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One thing that oft gets forgotten and that I think is worth mentioning is that when one uses IS you not only counter motions for the shot, but also for the viewfinder. Personally I find that, esp with a heavier lens, this makes the act of framing a shot on a long focal length at a lot easier. The image is steadier and thus its much easier to see the subject, frame the subject and keep the frame in position.
 

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One thing that oft gets forgotten and that I think is worth mentioning is that when one uses IS you not only counter motions for the shot, but also for the viewfinder. Personally I find that, esp with a heavier lens, this makes the act of framing a shot on a long focal length at a lot easier. The image is steadier and thus its much easier to see the subject, frame the subject and keep the frame in position.

And... while we're at it, it does make it easier for the camera to lock focus before the shot. Canon's seminar on their auto-focus system actually recommends that action photographers leave the image stabilization mode ON even when they're shooting at extremely high shutter speeds that don't "need" the IS. It's because the IS helps the camera's AF system lock focus faster and more accurately.
 

Gavjenks

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Maybe not in the extreme example of a child on a swing moving toward you, but in most fast-movement-of-the-subject situations, IS does indeed help.

Not because it compensates for subject movement, but because often, you will be panning your camera to match the subject, and you don't care if the background is blurred (or may often even want the background to be blurred).

You do need a lens with horizontal panning style IS as an option, though. Or it will make your panning all jerky and weird.
 

JohnTrav

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IS has come in handy for me a bunch of times. And I also find myself in situations where I wish it were on some of my lenses. Especially my 70-200 f/2.8. I bought the non-IS to save some cash and still have the fast glass. It takes amazing pictures and the quality is great. But the weight of the lens can cause some shake and I find myself in situations with no tripod or monopod wishing I had IS on it.

When I shoot sports I never have a need for IS though. I have only shot in broad daylight though since I mainly shoot paintball and that is when it is played. I always have shutter speeds of about 1/500-1/1000. So in that case it will eliminate any camera shake pretty much. I also use a canon 70-200 f/4 model though to shoot paintball since it is lighter weight and cheaper on my wallet if it were to get shot and break.

When I have shot other events for people I do not rely on my IS that often though because I use flash. Mainly when the flash fires it will freeze the subject I took the picture of and it will come out very sharp. Only time I have had any come up unusable was user error on my part.

In conclusion. I think IS is nice to have. I don't think it's a necessity because if you don't have it there are ways to get around that and still take great shots. If budgets are good enough though I would personally always spring and get IS on the lens if it is an option. It's a great feature and really can save images in some situations.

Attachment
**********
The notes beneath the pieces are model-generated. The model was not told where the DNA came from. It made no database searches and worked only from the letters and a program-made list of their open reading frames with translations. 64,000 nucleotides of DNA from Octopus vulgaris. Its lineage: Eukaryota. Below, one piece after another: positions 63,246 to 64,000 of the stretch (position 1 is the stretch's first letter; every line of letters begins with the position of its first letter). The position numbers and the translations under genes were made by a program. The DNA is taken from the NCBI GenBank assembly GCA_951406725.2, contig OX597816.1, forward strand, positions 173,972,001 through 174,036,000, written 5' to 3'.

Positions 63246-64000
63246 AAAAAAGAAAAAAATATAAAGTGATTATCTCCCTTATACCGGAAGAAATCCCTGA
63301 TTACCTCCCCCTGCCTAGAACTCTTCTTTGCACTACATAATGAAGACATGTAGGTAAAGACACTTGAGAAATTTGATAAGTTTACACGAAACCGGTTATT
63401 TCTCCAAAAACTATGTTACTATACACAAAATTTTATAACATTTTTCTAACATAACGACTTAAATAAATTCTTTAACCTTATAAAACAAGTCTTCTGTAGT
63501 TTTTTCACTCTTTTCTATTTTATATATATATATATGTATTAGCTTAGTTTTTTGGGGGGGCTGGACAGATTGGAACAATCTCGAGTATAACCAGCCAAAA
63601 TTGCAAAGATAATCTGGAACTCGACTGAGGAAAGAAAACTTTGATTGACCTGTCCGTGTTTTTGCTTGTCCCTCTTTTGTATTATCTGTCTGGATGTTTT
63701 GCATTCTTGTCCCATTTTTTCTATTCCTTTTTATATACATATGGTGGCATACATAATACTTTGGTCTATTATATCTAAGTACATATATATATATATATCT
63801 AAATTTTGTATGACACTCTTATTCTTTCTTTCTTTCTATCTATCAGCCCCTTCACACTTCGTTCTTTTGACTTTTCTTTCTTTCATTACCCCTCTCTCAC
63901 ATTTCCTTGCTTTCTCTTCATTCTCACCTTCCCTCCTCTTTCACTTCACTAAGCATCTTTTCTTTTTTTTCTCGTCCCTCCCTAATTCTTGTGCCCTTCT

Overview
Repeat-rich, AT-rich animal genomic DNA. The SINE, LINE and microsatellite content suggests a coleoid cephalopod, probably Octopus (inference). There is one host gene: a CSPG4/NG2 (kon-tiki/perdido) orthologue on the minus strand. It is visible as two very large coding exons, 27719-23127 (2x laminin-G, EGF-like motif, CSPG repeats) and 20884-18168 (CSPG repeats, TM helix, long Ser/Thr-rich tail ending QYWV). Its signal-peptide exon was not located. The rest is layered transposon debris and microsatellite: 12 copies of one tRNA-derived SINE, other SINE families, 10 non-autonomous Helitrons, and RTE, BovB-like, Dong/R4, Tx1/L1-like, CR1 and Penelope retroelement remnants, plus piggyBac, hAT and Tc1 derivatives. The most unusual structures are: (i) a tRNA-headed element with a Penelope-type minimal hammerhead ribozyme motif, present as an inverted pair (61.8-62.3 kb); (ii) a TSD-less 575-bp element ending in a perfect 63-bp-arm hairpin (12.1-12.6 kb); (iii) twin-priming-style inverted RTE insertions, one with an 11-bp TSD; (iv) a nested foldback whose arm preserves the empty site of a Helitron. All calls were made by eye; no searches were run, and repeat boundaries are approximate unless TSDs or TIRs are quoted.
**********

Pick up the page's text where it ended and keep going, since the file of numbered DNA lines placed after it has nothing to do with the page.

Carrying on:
Also some people say that a great tripod trumps IS any day
 

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I often use the classic focal length to shutter speed technique in trying to maximize sharpness. 100mm and 1/100 sec or faster, for example. I'd like to hear some discussion on your personal experience with this technique and whether you feel Image Stabilization has really helped improve your photography.

I haven't used the classic technique since the '60s. As for IS, much depends on how long your lens is and how much light is present. If you're shooting a short lens in bright light and using a high shutter speed the IS is likely of little if any value. On the other hand, if you're shooting a long lens on an overcast day the IS can be a photo saver. If you're shooting from a tripod then it doesn't matter because the IS is supposed to be disabled when shooting from a tripod. If you're shooting hand held photos, especially with a long lens then IS is virtually essential. I feel IS allows me to get hand held shots at 1000 mm such as these:

IMG_0590 | Flickr - Photo Sharing!

IMG_0583 | Flickr - Photo Sharing!

IMG_0587 | Flickr - Photo Sharing!

The shutter speed is pretty high but in many situations it's better to have IS than to not have it.
 
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MLCIII

MLCIII

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Seriously, the 60s? I think it's still a relevant technique even with the crazy ISO and noise reduction capabilities today.
Thanks for everyone's inputs, I'm glad to know it actually pays off.
 

grafxman

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Seriously, the 60s? I think it's still a relevant technique even with the crazy ISO and noise reduction capabilities today.
Thanks for everyone's inputs, I'm glad to know it actually pays off.

I'm not saying the technique isn't valid today that's all. It may very well still be valid. BTW, I was shooting a Nikon Photomic Tn back then.